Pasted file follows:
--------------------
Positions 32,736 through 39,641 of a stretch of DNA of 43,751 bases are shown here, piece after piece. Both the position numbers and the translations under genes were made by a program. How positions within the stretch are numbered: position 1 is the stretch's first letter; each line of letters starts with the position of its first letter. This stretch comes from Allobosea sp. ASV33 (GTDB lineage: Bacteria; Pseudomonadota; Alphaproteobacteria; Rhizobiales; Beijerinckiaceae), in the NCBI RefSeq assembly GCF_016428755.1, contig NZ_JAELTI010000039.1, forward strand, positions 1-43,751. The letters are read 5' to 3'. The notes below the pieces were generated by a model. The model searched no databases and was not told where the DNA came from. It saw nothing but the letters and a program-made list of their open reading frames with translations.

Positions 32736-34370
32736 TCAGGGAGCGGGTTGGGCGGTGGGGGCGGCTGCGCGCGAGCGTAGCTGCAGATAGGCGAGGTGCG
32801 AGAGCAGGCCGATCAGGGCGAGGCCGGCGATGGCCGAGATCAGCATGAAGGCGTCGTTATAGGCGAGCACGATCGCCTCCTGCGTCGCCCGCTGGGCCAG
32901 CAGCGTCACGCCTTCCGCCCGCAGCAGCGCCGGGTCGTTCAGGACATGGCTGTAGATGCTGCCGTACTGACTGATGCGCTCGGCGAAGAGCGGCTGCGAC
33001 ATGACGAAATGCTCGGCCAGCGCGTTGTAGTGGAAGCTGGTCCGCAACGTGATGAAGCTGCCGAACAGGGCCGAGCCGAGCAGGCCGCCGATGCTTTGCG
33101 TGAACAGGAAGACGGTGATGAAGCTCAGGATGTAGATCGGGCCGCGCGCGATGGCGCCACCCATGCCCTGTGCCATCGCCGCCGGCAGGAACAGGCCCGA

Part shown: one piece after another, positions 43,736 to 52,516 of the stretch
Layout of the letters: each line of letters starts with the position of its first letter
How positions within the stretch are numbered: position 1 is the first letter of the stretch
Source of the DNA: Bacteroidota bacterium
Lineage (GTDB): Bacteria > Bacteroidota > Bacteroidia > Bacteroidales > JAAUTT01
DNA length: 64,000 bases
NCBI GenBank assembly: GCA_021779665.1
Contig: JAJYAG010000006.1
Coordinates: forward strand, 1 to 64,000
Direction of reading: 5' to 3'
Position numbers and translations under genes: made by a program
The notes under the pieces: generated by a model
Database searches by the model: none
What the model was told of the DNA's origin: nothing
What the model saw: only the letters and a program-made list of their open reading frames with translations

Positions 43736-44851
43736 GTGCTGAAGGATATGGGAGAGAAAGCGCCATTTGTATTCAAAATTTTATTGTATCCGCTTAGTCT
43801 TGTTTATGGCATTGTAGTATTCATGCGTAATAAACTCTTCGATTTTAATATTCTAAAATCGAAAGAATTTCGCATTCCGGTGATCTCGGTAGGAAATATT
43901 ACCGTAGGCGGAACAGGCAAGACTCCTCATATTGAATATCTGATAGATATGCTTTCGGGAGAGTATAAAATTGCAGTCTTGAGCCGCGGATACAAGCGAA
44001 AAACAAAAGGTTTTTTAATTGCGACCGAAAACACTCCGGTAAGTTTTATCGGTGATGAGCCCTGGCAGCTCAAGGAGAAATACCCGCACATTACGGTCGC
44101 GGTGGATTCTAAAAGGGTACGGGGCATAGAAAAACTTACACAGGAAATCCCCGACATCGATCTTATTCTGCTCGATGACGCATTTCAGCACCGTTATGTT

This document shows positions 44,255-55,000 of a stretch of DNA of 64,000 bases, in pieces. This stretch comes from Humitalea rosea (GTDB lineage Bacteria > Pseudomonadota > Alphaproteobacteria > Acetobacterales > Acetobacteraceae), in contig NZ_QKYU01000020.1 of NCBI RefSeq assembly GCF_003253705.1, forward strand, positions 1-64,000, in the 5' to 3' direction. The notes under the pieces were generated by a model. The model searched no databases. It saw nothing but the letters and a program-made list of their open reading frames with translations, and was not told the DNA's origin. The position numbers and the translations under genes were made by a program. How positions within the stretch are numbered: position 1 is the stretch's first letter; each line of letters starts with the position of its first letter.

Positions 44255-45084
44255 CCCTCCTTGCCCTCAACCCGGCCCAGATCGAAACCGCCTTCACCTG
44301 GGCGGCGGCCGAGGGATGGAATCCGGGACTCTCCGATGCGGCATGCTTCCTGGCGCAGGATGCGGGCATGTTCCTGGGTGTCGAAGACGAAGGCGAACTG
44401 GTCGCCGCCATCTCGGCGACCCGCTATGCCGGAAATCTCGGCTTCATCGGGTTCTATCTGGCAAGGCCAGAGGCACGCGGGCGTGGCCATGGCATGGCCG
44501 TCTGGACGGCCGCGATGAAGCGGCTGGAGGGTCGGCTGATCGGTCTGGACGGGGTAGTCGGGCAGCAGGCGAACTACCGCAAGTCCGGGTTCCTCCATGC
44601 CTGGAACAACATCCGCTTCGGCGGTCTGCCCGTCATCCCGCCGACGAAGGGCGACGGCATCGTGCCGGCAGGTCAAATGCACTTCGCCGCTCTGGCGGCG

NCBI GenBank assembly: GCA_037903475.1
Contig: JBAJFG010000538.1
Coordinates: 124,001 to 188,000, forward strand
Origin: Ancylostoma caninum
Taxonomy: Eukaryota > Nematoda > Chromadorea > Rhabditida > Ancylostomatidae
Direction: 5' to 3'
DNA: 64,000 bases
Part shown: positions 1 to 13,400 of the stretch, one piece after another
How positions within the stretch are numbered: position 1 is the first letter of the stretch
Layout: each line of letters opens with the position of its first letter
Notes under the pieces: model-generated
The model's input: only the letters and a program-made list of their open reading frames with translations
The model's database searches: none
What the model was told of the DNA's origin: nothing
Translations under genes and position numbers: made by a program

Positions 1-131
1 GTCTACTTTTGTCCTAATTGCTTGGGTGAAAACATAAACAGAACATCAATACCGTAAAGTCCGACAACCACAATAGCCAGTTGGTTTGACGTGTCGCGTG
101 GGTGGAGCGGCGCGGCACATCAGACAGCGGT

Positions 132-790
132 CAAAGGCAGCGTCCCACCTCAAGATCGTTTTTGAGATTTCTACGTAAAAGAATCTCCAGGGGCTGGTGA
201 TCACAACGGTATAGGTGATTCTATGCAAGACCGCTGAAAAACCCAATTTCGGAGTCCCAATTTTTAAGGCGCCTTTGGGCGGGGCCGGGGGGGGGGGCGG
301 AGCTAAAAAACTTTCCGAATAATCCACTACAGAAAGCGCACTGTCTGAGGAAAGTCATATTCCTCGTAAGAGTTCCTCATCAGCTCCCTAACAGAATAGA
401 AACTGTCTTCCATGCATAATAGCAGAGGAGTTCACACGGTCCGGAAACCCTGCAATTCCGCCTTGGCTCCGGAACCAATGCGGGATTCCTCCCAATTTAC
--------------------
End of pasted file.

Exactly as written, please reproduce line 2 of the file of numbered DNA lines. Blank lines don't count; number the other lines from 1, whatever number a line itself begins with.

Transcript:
Positions 32736-34370